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Murderers’ Release Is Least of the Problems

The Wall Street Journal notes that “it says something about the current Palestinian leadership that it has made the release of killers a condition of peace talks,” and the Journal asks “why anyone should expect that a peace process that begins by setting murderers free is likely to result in peace.” The short answer is no one does–nor would anyone expect it even if the process were to begin with a handshake on the White House lawn rather than the release of murderers.

We’ve already seen this movie three times, as the Palestinians rejected three offers of a state in eight years, before ceasing to negotiate altogether in 2009 and have the Obama administration carry their water. What is new about the current process is the U.S. accepted the idea the Palestinians should be paid simply to show up, and then pressured Israel into paying the price. This is a more significant development than the particular price the Palestinians demanded, because the tactic is one that, once countenanced, can easily be repeated: expect to see the Palestinians, having been paid to show up, demand further payments simply to stay around, as the “negotiations” proceed. It is already happening, as the Palestinians now demand cessation of construction even in longstanding population centers “everyone knows” Israel will retain. 

What is also new, however, is an Israeli consensus about the current process.

The recent Tel Aviv University/Israel Democracy Institute poll shows 62 percent of Israeli Jews favor a referendum on any agreement and 62 percent reject withdrawal to the 1967 lines with territorial swaps–even for (in the language of the polling question) a “permanent” peace agreement with a “demilitarized” Palestinian state, featuring “security arrangements,” “international guarantees” and a “conflict-ending declaration.” Israelis know “declarations” are only declarations, “guarantees” cannot be guaranteed, and “arrangements” can be re-arranged. The 1967 war itself occurred when peacekeeping forces–an international security arrangement guaranteeing peace–were withdrawn as Egypt positioned its military to attack Israel. The Second Lebanon War ended with a “binding” UN resolution establishing a peacekeeping force to prevent Hezbollah from re-arming, after which Hezbollah proceeded to rearm. A U.S. letter reiterating a “steadfast commitment” to  “defensible borders,” which the Obama administration proceeded to ignore, accompanied the Gaza withdrawal.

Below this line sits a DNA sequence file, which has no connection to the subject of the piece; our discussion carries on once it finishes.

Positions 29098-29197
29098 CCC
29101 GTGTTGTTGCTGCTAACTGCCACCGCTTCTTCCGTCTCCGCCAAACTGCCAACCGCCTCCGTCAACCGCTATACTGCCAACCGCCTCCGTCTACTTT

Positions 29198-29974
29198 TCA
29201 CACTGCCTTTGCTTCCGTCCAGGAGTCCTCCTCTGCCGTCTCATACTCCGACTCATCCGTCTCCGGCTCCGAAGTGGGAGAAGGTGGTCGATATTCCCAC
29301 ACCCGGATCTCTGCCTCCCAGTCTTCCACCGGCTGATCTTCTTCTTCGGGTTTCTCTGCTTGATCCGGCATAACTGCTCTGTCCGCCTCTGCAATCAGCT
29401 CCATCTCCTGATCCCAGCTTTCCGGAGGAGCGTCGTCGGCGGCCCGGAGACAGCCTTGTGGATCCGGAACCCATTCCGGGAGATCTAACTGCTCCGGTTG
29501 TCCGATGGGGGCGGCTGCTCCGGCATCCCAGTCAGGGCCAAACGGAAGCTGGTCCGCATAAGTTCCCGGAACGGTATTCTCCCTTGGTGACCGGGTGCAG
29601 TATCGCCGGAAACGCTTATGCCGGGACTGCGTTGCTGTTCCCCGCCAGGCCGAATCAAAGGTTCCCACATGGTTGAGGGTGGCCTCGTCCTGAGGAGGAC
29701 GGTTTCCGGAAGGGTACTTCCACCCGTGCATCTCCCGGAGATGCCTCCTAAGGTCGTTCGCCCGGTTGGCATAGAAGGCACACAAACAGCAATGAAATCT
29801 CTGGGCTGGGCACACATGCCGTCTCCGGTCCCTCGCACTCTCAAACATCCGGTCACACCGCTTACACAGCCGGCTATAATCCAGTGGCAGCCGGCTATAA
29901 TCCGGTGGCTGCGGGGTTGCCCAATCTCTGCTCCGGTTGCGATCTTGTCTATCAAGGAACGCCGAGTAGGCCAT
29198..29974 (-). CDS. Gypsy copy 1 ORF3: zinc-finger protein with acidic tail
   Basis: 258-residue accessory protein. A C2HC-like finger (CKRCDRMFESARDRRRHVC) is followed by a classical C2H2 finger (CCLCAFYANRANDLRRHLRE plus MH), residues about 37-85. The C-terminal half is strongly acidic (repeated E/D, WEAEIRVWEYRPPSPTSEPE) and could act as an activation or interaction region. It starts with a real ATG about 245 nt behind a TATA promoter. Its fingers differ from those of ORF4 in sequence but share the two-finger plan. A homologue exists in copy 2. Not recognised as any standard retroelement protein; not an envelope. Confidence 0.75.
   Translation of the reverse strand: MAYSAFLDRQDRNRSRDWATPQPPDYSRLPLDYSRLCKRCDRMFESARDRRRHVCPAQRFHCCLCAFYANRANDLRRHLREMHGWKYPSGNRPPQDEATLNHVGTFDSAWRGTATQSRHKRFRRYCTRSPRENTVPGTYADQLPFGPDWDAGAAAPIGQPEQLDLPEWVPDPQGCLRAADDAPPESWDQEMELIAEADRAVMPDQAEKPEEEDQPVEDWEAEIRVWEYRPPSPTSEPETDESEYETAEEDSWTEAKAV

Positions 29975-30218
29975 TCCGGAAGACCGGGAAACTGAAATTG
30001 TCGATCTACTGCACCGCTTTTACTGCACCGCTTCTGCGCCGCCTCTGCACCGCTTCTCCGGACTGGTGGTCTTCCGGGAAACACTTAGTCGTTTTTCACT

The new poll demonstrates Israelis are unwilling to trade land in the heart of Eretz Yisrael for the magic beans of an agreement that depends on reversible declarations, guarantees, and arrangements, signed with a Palestinian “leadership” that hasn’t stood for election since 2005 and can’t set foot in half the putative state, rather than on defensible borders, the parameters of which have long been known: retention of the high ground around Jerusalem and other Israeli cities, control over the strategically critical Jordan Valley, and retention of the major settlement blocs that are within such borders. Nothing less will provide Israel with security, and nothing less will likely pass an Israeli referendum.  

Standing next to the German foreign minister yesterday, Prime Minister Netanyahu said the EU’s new guidelines regarding Israeli population centers beyond the 1949 armistice lines “have actually undermined peace,” because: “They’ve hardened Palestinian positions, they seek an unrealistic end that everybody knows is not going to happen, and I think they stand in the way of reaching a solution.” When you accept the principle that Palestinians should be paid to attend negotiations; when you encourage them to make unrealistic demands; and when you ignore commitments to Israel for prior peace process concessions, the fact that the new process starts with the release of murderers is the least of the problems.



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